November 02, 2015


Dennis, age 6
Portland, Oregon (1978)

"Once upon a time, there was one little boy who went to a car show..."
Specifically, it was the "World Of Wheels"1978 car show, and I'd spent weeks begging my parents to take me to the show!

My dad was thrilled, as I'm sure he believed that his son had actually developed an interest in cars. The same son who played with dolls, whose favorite comic books were "Supergirl" and "Wonder Woman" and who insisted on getting a "Dorothy Hamill haircut."

You can see the compromise we ended up with in the picture.  

Of course, my dad had no idea that the REAL reason I wanted to go was that Laurette Spang from "Battlestar Galactica" was going to be there. And there she is with me in my photo! 

She was one of my favorite people on the show. 
Of course, I had no idea her character was a professional escort.

I didn't know what being "gay" meant before 1978, because I'd never been told the term by my parents. I knew I was "different" from the other guys because whenever I (regretfully) found myself grouped with the boys, I was so bored by the things they loved: sports, cars, sports, trucks, sports, boats, sports. Yawn. Whenever I had the chance, I preferred socializing with girls, who were SO much more intellectual and interesting.

However, in 1978 an older neighbor guy moved in next door and I developed a massive crush on him, to the point where I was actually writing out his name in a notebook over and over like you see in bad TV movies. I never acted on my dreamy-eyed crush, but I was dimly aware somewhere in my brain that things would be bad if ANYONE found out about my feelings - including him.

I never  suffered any real abuse for being gay in my early life because I was always "the weird kid" who was viewed as super-intelligent with odd interests, like obscure horror movies and sci-fi shows from other countries.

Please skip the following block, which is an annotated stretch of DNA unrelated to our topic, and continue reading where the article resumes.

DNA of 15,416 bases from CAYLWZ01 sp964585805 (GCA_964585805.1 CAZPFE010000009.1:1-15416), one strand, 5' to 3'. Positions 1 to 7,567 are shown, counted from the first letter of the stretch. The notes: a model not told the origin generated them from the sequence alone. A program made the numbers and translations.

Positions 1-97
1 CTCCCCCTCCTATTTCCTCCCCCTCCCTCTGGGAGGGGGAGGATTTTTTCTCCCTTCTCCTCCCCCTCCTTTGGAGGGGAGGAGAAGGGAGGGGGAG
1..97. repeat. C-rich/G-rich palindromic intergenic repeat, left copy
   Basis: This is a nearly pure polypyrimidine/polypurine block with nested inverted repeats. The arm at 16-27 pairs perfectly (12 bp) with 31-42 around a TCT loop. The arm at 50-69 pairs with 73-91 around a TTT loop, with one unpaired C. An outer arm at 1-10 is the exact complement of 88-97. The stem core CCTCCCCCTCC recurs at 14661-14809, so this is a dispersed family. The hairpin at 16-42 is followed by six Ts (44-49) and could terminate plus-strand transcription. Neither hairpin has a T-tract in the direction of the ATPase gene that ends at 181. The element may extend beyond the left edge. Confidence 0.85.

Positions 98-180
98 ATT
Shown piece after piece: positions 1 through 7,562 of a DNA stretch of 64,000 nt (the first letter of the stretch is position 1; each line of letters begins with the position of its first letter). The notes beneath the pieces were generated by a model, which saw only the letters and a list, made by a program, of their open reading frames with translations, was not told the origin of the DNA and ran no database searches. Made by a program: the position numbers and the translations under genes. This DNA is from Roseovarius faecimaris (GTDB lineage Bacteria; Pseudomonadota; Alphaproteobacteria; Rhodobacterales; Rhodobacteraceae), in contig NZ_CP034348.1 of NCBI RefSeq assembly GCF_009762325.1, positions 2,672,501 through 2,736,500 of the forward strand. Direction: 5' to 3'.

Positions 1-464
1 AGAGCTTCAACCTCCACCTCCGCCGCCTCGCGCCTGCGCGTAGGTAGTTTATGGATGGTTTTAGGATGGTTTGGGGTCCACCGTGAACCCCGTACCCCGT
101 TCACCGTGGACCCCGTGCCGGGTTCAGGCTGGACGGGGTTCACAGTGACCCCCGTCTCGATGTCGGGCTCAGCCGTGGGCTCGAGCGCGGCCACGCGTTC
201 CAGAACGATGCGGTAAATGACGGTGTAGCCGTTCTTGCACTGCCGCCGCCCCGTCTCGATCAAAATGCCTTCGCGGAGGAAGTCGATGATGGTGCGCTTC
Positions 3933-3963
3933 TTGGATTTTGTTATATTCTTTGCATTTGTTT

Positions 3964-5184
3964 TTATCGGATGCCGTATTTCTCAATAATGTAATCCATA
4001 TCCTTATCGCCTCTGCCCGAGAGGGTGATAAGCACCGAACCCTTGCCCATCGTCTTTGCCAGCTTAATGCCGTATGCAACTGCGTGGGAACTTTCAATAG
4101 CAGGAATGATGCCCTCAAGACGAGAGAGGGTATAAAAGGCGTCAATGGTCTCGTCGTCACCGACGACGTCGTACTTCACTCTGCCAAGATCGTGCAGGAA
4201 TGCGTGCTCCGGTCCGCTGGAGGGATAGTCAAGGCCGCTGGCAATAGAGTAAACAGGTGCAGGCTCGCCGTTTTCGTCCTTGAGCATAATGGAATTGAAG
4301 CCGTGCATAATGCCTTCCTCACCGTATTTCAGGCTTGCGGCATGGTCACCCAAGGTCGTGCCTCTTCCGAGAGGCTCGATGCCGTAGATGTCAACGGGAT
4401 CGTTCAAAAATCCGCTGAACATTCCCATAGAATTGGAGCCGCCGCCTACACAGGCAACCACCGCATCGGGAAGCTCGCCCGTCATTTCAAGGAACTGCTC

That all changed in high school, though. In my first year, my parents sent me to a private, religious all-boys' school and it was a living hell every single day. I was miserable, and I barely attended classes because I always felt sick and scared.  

I was failing all my classes and there were even days where the priest-teachers would spend hours explaining to us all why people like ME were awful monsters. They even instructed the other students to identify suspected gay kids for treatment and counseling because such a "gross" life needed to be "corrected."

Fortunately, I got myself into a public school, then a good liberal college where I could express myself and be who I really was. And I haven't looked back since.

Coming out was a weird sort of non-event. I had attended a Gay Pride parade during college and my folks saw me on TV. They asked me why I was there and I confirmed it. Then they simply ignored it, and acted as though it didn't happen. To this day, they talk to me like I'm straight, so I've simply decided I'm not going to make myself suffer for their denial of reality.

Today, I work in an excellent government job with a very tolerant environment where differences are encouraged. I have a terrific life and think of myself as being truly lucky to have gotten where I am today. Without those early experiences, I wouldn't be where I am now.  

My message to gay youth today is:

No matter how painful an experience is, remember it's your decision every time how you react to it. EVERY decision you make helps turn you into who you will be in the future. I turned out great despite all the adversity and I enjoy a great life of success now.  

So, please, PLEASE turn your agonies into strengths, and your sorrows into the foundation of your character in handling tough times.

And when all else fails, find joy in just being fabulous!

Click here - "Born This Way: Real Stories of Growing Up Gay" book
Click here - "My First Gay Crush Blog"
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